Renard was a very significant figure in the Renoirs’ lives. Following the death of Madame Renoir (the painter’s former model, Aline Charigot), from a heart attack in 1915, she took over the maternal role for Jean and his brothers. Two paintings of Renard and Jean capture such intimate domesticity, with one depicting them playing with animal figurines. Two portraits of Renard alone are, for me, some of the most beautiful paintings in the exhibition, glowing with warmth and tenderness, a familiarity perhaps not so present in paintings of less well-known sitters.
Filming a scene of Une partie de campagne, 1936, a film by Jean Renoir. © Centre Pompidou, MNAM-CCI, Dist. RMN-Grand Palais / Jean-Pierre Marchand © Eli Lotar.
In later life, Renard moved to Los Angeles to help Jean, by now directing movies in Hollywood, rekindle his memories of his childhood and his father, as he wrote the moving and affectionate biography-cum-autobiography, or, as the film critic Serge Toubiana termed it, “ciné-livre”, Renoir, My Father (1962). Notebooks containing ideas for this work are shown alongside filmed interview clips with Jean and a photograph of father and son, from around 1916, attributed to fellow artist and family friend Pierre Bonnard.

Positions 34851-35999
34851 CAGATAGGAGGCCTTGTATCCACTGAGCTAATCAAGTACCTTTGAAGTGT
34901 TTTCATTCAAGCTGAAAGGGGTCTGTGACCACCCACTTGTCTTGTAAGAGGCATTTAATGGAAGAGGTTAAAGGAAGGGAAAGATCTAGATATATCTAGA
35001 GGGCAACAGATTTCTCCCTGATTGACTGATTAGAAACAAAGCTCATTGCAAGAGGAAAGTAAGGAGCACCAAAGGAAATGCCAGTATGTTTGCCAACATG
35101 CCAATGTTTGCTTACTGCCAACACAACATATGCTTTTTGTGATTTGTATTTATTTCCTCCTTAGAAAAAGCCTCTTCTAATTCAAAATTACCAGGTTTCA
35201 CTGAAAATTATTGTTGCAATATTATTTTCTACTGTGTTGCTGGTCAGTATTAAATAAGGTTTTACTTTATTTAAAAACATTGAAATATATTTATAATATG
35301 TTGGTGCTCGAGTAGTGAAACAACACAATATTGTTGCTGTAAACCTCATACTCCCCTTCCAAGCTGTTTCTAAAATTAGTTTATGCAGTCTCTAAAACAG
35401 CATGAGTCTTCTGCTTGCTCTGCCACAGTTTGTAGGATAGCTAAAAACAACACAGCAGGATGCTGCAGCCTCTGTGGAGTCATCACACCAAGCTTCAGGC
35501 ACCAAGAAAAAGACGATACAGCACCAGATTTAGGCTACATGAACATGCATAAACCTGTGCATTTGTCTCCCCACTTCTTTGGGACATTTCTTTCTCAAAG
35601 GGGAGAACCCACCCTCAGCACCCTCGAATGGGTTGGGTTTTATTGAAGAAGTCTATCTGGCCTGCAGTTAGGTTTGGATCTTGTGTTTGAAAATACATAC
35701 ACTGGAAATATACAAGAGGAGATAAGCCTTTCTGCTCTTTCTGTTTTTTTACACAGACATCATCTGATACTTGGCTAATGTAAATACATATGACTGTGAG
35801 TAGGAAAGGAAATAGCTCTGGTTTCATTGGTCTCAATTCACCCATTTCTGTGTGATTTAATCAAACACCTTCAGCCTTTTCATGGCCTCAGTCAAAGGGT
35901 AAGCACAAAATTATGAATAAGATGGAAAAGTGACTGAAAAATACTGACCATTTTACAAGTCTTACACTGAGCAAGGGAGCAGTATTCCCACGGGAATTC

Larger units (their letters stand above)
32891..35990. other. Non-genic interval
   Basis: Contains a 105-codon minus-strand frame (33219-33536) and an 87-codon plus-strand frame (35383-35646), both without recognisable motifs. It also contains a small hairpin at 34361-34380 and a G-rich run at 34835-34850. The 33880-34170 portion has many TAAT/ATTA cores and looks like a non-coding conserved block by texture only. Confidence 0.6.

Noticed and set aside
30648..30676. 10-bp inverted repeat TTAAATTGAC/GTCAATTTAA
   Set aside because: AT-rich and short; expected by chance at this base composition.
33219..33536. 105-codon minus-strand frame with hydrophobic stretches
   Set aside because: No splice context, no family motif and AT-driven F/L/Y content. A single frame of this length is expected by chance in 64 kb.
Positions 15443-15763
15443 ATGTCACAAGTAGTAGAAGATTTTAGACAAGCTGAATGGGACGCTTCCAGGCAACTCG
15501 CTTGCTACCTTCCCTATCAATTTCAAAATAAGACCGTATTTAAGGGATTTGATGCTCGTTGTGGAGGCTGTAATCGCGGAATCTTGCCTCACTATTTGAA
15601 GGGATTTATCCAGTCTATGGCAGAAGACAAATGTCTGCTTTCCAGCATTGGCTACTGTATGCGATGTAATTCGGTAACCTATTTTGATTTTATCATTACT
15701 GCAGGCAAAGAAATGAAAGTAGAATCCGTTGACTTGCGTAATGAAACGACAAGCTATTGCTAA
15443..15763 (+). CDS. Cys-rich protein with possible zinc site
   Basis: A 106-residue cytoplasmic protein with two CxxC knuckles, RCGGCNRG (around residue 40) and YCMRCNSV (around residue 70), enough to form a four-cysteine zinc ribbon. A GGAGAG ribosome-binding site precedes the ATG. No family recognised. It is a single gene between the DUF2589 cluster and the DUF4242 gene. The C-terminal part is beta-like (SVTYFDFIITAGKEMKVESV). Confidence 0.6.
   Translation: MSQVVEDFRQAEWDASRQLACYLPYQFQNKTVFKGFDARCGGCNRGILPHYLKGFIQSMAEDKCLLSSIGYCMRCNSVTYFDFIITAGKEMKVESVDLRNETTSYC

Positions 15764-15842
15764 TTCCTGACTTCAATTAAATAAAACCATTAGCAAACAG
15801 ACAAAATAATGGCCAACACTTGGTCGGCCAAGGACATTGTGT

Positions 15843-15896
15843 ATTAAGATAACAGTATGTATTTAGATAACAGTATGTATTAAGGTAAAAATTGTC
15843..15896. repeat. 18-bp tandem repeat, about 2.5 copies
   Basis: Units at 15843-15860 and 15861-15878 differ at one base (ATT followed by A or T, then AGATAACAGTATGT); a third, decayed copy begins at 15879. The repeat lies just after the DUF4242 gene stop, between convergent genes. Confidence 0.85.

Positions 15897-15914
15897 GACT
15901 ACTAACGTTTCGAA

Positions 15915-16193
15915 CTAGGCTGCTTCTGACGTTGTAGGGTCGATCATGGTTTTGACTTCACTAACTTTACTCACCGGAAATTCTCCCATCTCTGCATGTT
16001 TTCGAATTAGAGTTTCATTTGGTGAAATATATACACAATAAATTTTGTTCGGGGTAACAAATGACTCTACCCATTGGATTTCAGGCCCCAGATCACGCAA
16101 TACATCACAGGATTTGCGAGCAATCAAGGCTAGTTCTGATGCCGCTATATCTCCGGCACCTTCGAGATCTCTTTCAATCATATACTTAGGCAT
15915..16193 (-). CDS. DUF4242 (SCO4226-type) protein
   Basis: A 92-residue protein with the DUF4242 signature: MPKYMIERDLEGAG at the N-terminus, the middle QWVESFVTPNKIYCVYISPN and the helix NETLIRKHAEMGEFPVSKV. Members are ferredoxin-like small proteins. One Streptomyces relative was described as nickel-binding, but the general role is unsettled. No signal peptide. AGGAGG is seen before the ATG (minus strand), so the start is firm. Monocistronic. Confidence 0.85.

Both father’s and son’s first artistic experiments were with ceramics: Pierre-Auguste worked as a porcelain painter, and Jean, as a child, was encouraged to “make something with [his] hands” using the kiln his father had installed at the family estate. Between 1919 and 1924, Jean produced, exhibited and sold ceramics – some of which are on display here – and he later compared the ceramic process to the cinematic, suggesting both involved an element of chance. A painting by Albert André, Jean Céramiste (Jean Ceramicist), from 1920, shows Jean at work on his pots.
Jean Renoir. Vase, 1919-22. Earthenware with polychrome decoration over tin-glaze. Philadelphia, The Barnes Foundation © 2018 The Barnes Foundation.
Renoir’s final model, Andrée Heuschling, nicknamed Dédée, was also a frequent presence at Les Collettes. As well as sitting for him, she also helped the artist in this time of ill health. In January 1920, shortly after his father’s death, Jean and Dédée were married. Both were enthusiasts for contemporary American cinema and Jean later claimed: “I set foot in the world of cinema only to make my wife a star.”